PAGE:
THC levels in hemp and cannabis sativa are low and can make you “high” when taken considerably. However, if the product is mislabeled hemp-based instead of marijuana-based, you will likely experience paranoia side effects. THC levels in marijuana exceed 2.5%, making you anxious or paranoid, especially if your body tolerance is weak. To avoid such cases, you can always check on the buyer’s review, the company’s reputation, and the COA’s report.
Cross-contamination is the exposure of other intoxicating products alongside THC. Karoly et al. (2021) noted that using intoxicating products such as alcohol alongside Delta-8 THC increases the chances of experiencing side effects, including being paranoid. Besides, note the possible side effects if you are on medication or about to take any. If the drugs have psychoactive side effects, avoiding using them alongside THC is better. Secondary Exposure To THC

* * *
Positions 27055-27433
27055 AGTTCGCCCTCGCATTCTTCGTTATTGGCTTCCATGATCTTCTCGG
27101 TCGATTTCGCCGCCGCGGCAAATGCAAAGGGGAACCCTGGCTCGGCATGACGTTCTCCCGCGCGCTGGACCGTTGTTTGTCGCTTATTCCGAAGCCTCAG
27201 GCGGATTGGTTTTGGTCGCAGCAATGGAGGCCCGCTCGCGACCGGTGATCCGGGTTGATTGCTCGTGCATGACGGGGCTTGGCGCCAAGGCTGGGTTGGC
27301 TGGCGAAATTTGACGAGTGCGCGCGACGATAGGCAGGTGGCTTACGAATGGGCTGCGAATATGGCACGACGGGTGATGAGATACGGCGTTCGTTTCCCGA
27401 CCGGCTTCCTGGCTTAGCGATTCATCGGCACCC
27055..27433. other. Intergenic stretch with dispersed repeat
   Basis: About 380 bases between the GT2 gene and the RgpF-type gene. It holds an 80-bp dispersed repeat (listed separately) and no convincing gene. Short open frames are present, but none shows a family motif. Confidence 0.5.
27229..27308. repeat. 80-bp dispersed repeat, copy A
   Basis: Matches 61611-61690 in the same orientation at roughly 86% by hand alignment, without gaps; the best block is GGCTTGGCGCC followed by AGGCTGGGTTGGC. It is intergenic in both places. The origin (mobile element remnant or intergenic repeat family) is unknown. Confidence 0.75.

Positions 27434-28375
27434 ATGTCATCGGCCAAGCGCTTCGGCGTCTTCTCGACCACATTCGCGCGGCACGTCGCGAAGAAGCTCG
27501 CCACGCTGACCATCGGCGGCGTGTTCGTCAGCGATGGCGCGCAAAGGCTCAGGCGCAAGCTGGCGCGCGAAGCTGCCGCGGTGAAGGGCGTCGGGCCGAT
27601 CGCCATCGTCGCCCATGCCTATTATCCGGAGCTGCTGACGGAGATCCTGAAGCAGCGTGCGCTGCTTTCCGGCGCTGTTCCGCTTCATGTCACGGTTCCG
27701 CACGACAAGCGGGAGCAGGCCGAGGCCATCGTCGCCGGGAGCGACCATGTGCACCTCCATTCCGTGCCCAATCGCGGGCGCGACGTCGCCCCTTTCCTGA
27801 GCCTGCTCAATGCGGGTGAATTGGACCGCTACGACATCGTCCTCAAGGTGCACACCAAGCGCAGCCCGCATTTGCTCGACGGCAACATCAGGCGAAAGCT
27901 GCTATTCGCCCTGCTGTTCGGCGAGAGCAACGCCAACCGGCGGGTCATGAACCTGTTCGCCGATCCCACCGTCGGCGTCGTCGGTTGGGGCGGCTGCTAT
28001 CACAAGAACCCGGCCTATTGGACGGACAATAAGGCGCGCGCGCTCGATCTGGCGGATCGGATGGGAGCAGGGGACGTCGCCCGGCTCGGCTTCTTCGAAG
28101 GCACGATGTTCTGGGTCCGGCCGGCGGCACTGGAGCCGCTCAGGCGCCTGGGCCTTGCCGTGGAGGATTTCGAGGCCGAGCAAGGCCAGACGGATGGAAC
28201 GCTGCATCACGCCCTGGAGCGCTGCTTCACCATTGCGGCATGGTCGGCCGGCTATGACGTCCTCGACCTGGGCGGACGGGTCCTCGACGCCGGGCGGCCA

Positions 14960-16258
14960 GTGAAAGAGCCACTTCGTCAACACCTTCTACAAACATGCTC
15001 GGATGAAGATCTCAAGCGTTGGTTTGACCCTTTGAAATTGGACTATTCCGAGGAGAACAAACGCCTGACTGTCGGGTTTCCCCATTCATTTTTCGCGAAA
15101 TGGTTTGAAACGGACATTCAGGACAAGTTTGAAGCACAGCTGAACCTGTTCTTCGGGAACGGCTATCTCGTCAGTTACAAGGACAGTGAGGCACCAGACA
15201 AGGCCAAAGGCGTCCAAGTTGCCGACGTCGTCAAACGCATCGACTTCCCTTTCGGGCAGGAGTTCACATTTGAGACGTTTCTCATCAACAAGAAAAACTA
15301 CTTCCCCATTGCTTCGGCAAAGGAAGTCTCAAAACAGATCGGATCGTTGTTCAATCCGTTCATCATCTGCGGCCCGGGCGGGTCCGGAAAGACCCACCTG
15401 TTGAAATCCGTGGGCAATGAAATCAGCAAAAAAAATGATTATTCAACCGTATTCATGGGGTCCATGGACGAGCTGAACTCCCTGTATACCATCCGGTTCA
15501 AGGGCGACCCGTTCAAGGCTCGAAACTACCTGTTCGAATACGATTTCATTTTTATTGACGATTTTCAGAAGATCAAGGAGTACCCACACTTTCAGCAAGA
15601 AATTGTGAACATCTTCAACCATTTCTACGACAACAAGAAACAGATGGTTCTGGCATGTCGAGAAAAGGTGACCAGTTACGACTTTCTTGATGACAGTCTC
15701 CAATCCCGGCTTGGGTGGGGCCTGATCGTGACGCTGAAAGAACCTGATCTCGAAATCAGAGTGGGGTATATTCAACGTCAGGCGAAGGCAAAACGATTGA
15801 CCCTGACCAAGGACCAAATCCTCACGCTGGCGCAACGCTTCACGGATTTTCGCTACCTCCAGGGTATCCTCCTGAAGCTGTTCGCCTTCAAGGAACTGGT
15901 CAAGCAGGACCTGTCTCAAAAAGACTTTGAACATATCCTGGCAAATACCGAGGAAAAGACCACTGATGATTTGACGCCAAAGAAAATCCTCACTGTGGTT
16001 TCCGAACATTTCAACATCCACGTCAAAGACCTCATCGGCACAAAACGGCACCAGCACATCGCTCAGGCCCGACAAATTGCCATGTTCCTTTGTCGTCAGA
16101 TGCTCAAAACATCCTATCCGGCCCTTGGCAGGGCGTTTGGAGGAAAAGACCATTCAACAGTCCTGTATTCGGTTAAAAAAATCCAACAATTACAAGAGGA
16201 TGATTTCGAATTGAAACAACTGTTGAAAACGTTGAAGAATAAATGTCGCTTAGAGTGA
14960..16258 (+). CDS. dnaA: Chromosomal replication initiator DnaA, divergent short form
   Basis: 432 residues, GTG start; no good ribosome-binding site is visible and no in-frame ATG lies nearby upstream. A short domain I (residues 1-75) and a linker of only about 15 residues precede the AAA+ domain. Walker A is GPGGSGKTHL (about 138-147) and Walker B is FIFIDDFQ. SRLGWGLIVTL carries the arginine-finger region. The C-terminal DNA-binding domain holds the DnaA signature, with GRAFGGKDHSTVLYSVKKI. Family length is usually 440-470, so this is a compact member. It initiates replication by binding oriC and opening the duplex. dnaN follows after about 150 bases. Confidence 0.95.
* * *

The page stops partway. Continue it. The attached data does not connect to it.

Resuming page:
Being a passive smoker of THC heightens the potential of experiencing paranoia side effects. Being in the same room for long hours with people smoking THC if you have been taking or are about to take Delta-8 heightens the intoxicating side effects, paranoia among them. Exposure to a drug test after being in such an environment will likely put you in more trouble. A hair drug test is one of the most effective ways to show you have been abusing drugs since the smoke is directed at your hair.
How Do I Choose the Best Delta-8?